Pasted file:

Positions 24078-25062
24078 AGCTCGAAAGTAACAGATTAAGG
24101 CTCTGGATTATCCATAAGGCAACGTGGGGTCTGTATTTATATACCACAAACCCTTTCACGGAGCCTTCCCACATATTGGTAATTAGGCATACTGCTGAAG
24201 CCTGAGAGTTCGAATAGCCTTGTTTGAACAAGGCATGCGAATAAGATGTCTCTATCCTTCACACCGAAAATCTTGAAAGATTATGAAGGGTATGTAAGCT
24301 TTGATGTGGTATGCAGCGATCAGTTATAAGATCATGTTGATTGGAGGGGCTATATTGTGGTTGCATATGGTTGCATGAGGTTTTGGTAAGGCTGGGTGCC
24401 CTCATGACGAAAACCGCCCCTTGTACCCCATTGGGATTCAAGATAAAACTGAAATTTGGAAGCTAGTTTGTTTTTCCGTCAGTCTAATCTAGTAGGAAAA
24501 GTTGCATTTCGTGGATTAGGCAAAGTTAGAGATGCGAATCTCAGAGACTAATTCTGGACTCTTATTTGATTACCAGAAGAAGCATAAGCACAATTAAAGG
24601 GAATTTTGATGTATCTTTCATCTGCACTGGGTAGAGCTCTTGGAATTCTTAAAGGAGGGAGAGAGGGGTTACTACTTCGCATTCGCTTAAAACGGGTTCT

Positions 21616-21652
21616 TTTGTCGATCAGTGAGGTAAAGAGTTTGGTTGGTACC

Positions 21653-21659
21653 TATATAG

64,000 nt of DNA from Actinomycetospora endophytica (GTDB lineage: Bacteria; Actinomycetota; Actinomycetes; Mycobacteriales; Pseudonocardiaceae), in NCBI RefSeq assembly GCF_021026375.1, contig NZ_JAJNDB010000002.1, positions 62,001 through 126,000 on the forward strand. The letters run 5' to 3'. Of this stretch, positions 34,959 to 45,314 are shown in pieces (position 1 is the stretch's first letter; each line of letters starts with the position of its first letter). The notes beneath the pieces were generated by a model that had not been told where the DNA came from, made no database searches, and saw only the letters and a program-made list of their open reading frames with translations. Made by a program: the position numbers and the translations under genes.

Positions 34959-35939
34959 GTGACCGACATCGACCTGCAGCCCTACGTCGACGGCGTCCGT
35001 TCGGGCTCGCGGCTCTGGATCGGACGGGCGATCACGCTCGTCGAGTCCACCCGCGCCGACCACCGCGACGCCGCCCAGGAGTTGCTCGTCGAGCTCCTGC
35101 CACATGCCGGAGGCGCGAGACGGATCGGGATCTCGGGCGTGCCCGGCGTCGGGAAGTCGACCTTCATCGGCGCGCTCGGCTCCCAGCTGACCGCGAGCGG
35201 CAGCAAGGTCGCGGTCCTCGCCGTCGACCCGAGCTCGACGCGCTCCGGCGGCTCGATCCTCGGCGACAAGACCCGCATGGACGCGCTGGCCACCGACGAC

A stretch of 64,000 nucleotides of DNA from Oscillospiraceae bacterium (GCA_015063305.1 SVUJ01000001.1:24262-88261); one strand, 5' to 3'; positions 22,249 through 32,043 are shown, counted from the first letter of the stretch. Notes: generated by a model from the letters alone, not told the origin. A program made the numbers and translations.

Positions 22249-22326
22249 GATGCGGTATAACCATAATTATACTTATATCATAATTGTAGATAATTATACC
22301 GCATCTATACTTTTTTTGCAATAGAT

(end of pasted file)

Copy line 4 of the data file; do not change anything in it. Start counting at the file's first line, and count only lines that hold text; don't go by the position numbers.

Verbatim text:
24201 CCTGAGAGTTCGAATAGCCTTGTTTGAACAAGGCATGCGAATAAGATGTCTCTATCCTTCACACCGAAAATCTTGAAAGATTATGAAGGGTATGTAAGCT